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. Last Updated: 07/27/2016

Troika Buys 9% Stake in State Insurer For $6.8M

The State Property Ministry on Friday said that a sale of stakes in state-owned insurance company Rosgosstrakh had got off to a good start with the sale of a 9 percent holding. Natalya Starodumova, spokeswoman for the ministry, said Troika Dialog investment bank had bought the stake for 201 million rubles ($6.83 million).

Further auctions will follow this year.

Troika Dialog declined to comment on its plans, but Interfax news agency quoted an industry source as saying the investment bank had bought the stake for a client.

Rosgosstrakh is a household name in Russia, being the only insurer in the Soviet era allowed to service the retail market.

"Today's sale was a success. We were right with the starting price," Vladimir Malin, chairman of the State Property Fund, told a news conference.

The starting price was 153 million rubles.

The company is the only state-owned insurer and in 2000 collected premiums of 3.88 billion rubles ($131.8 million), up 122.3 percent on 1999. Payouts rose 4.2 percent to 1.34 billion rubles.

"The fact that the final price exceeded the starting price by 30 percent is a result of openness and transparency, which accompanied each stage of the sale," said First Deputy Property Minister Alexander Braverman.

The other four bidders -- Lornaka, Kobra-Kapital, Ansilas and Auditaviatrust -- are little-known Russian firms. Troika's investment-banking head, Oleg Tsarkov, said the bank was considering participating in the future auctions.

Friday's sale was the first of three offers planned to leave the state with 50 percent plus one share in the insurer. Braverman said the date and terms of a second auction, where 16 percent plus one share will be offered, would be given next week. At the third sale, tentatively set for early November, the government is to offer 25 percent minus two shares.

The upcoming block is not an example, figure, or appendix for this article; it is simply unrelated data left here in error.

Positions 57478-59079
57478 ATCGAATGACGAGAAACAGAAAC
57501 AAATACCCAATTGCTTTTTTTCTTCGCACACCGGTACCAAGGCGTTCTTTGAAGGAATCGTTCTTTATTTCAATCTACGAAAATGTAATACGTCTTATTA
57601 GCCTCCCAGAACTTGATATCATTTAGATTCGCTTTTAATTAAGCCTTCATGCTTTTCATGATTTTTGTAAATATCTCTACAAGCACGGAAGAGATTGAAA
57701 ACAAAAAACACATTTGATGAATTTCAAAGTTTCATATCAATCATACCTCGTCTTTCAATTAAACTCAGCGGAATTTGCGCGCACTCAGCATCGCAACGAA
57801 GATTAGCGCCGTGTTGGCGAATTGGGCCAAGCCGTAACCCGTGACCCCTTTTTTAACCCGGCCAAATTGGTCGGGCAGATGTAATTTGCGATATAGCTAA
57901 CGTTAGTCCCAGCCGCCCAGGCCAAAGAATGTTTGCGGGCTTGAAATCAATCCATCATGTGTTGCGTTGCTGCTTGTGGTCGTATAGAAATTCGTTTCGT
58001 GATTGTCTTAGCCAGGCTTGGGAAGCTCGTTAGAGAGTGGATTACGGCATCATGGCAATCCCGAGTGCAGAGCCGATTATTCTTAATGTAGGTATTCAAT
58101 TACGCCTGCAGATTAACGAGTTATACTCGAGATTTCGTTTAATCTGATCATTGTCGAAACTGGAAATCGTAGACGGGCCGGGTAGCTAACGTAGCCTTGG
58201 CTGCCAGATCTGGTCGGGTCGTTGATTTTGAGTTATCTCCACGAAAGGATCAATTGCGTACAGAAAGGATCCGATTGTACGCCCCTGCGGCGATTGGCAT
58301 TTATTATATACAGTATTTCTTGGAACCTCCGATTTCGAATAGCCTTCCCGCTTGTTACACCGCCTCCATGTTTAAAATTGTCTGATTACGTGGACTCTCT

The three-stage plan is designed to prevent any bidder obtaining a blocking stake before the third auction, forcing contenders to pay as much as possible for Rosgosstrakh's 2,500 branches, its main attraction.

"We want the fight to continue to the very end, so that there is competitiveness, because competitiveness raises the price and budget revenues, and increasing budget revenues is one of our chief goals," Braverman said.

Of rival insurance companies, Rosno, 45 percent owned by Germany's Allianz, has expressed an interest in either a blocking stake or all the Rosgosstrakh shares on offer.

Interros-Solgalsiye, an insurance company for one of Russia's most powerful industrial and financial groups, Interros, and another financial group, Alfa Group, have also said they are considering taking part in the auctions.

Braverman said Rosgosstrakh's board would soon consider changes to the company charter to protect minority shareholders, whose interests are often neglected by Russian firms.

Rossgosstrakh's management has also said it needs a partner who could bring investment to improve the company's information flows, develop new products and train personnel.